Wisdom’s Invitation: “Wisdom has built her house, she has hewn out her seven pillars…” [Proverbs 9.1].
The First Ecumenical Council – held in Nicaea in 325. Convened by Emperor Constantine the Great, with 318 Bishops participating.
Arius, a priest from Alexandria, Egypt, denied the divinity of Christ. If Jesus was born, then there was a
time when he did not exist. If he became God, then there was a time when he was not. The Council Fathers declared
Arius’ teaching a heresy, unacceptable to the Church and decreed that Christ is God, of the same essence (homoousios)
with the Father. The first seven articles of the Creed were ratified at this Council. The major defenders of
Orthodoxy present were Saints Nicholas the Wonderworker, Athanasios the Great, James of Nisibis, and Spyridon of Tremithus.
The Second Ecumenical Council – held in Constantinople in 381. Convened by Emperor Theodosius
the Great, with 150 Bishops participating.
Macedonius, somewhat like Arius, was misinterpreting the Church’s
teaching on the Holy Spirit. He taught that the Holy Spirit was not a person (hypostasis), but simply a power or dynamic
of God. Therefore the Spirit was inferior to the Father and the Son. The Council Fathers condemned Macedonius’
teaching and defined the doctrine of the Holy Trinity, proclaiming that there is one God in Three Persons (Hypostases):
Father, Son, and Holy Spirit. The major defenders of Orthodoxy present were Saints Gregory the Theologian, who presided at
the Council, Gregory of Nyssa, Cyril of Jerusalem, Meletius of Antioch, and Amphilochius of Iconium.
The Third Ecumenical Council – held in Ephesus in 431. Convened by Emperor Theodosius II (grandson of Theodosius the Great), with 200
Nestorius taught that the Virgin Mary gave birth to a man, Jesus Christ, not
to God, the Logos (the Word of God, Son of God). The Logos only dwelled in Christ, as in a Temple. Christ was
therefore only Theophoros (the Bearer of God). Consequently, the Virgin Mary should be called “Christotokos,”
Mother of Christ, and not “Theotokos,” Mother of God. Nestorianism overemphasized the human nature of Christ
at the expense of the divine. The Council Fathers denounced Nestorius’ teaching as erroneous. Our Lord
Jesus Christ is one Person, not two separate “people”: the Man, Jesus Christ and the Son of God, the Logos.
The Fathers decreed that the Lord Jesus Christ is complete God and complete man, with a rational soul and body.
The Virgin Mary is “Theotokos” because she gave birth not to man but to God who became man. The union of
the two natures took place in such a fashion that one did not disturb the other. The Fathers also declared the text
of the Creed from the first two Councils to be complete and forbade any change to it.
The Fourth Ecumenical Council - held in Chalcedon, near Constantinople, in 451. Convened by the Emperor Marcian, with 650 Bishops participating.
This Council was concerned, once again, with the nature of Jesus Christ. The teaching arose that Christ’s
human nature (less perfect) dissolved itself in his divine nature (more perfect), like a cube of sugar in a cup of water.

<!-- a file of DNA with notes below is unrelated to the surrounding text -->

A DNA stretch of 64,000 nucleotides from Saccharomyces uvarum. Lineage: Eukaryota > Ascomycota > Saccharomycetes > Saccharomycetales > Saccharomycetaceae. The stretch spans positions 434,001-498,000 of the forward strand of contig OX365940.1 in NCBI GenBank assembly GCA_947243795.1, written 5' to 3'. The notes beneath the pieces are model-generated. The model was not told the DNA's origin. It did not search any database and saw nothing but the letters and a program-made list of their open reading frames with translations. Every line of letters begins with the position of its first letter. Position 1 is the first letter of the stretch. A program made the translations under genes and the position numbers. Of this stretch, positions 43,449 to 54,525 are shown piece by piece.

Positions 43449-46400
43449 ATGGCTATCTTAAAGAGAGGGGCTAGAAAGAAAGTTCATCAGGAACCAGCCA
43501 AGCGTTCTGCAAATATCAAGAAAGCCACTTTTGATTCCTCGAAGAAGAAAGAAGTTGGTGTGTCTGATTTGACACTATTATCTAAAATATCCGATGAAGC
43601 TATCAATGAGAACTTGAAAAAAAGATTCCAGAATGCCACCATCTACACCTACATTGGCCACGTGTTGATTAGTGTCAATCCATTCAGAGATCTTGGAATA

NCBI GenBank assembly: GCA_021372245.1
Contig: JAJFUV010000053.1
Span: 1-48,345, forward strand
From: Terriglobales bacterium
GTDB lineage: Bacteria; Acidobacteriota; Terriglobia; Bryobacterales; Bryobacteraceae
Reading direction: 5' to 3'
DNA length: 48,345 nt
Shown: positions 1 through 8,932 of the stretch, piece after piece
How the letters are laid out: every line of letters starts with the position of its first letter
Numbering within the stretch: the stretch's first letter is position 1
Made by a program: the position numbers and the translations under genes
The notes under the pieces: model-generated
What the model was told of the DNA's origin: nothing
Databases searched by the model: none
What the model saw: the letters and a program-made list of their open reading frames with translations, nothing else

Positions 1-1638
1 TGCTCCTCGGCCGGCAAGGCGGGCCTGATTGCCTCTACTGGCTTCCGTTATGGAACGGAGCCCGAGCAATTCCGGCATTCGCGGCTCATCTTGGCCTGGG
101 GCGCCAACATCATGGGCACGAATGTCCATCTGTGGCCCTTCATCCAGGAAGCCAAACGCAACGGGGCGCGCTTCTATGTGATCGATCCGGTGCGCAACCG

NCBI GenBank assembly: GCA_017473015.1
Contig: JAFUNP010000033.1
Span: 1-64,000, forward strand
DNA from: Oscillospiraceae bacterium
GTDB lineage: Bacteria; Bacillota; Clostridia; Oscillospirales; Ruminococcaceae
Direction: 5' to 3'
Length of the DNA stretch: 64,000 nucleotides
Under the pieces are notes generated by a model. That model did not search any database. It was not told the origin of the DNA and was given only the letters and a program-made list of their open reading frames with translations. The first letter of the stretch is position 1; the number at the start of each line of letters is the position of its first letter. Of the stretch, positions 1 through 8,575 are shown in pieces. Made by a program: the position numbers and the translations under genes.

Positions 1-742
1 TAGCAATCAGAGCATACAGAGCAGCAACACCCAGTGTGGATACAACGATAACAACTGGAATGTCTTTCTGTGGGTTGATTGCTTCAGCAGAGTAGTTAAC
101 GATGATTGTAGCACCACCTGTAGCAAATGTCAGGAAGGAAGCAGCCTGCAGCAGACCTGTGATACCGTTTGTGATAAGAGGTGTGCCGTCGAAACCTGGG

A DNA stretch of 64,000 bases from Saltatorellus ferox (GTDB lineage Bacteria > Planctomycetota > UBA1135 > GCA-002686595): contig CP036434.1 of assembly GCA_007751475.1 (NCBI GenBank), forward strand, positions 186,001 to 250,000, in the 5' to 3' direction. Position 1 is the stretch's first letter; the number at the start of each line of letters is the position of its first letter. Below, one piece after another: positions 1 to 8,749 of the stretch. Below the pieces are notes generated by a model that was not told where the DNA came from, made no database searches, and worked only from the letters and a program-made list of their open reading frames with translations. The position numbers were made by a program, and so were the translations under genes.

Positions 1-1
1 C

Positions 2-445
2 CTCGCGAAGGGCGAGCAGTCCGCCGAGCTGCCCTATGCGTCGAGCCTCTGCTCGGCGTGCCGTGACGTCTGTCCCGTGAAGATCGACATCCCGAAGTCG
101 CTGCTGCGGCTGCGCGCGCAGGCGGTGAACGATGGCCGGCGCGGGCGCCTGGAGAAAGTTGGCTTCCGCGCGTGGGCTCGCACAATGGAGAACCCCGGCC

Thus, in reality, Christ had only one nature, the Divine. Hence the term, “Monophysites” (“mono,”
one, and “physis,” nature). Monophysitism overemphasized the Divine nature of Christ at the expense of
the human. The Council Fathers condemned Monophysitism and proclaimed that Christ has two complete natures, the Divine
and the Human, which function without confusion, are not divided nor separate, and at no time did they undergo any change.
The Fifth Ecumenical Council – held in Constantinople in 553. Convened by Emperor Justinian
the Great, with 165 Bishops participating.
This Council was called in hope of putting an end to the Nestorian
and Monophysite controversies. The Council confirmed the Church’s teaching regarding the two natures of Christ
(human and divine) and condemned certain writings with Nestorian leanings. Emperor Justinian himself confessed his
Orthodox Faith when he composed the famous Church hymn, “Only Begotten Son and Word of God,” which is chanted
at most Divine Liturgies.
Sixth Ecumenical Council – held in Constantinople in 680.
Convened by Emperor Constantine IV, with 170 Bishops participating.
dealt with another heresy, Monothelitism, which taught that. although Christ did have two natures (divine and human) he nevertheless
acted as God only. In other words, his divine nature made all the decisions and his human nature only acted upon them.
Hence the name Monothelitism (“mono,” one and “thelesis,” will). The Council Fathers
proclaimed: “Christ has two natures with two activities: as God working miracles, rising from the dead and
ascending into heaven; as Man, performing the ordinary acts of daily life. Each nature exercises its own free will.”
Christ’s divine nature had a specific task to perform and so did his human nature. Each nature performed those
tasks set forth without being confused, subjected to any change or working against each other. The two distinct natures and
the activities related to them were mystically united in the one Divine Person of our Lord and Savior, Jesus Christ.
The major defenders of Orthodoxy present at this Council were Saints Sophronius of Jerusalem, Maximus the Confessor,
and Saint Andrew of Crete.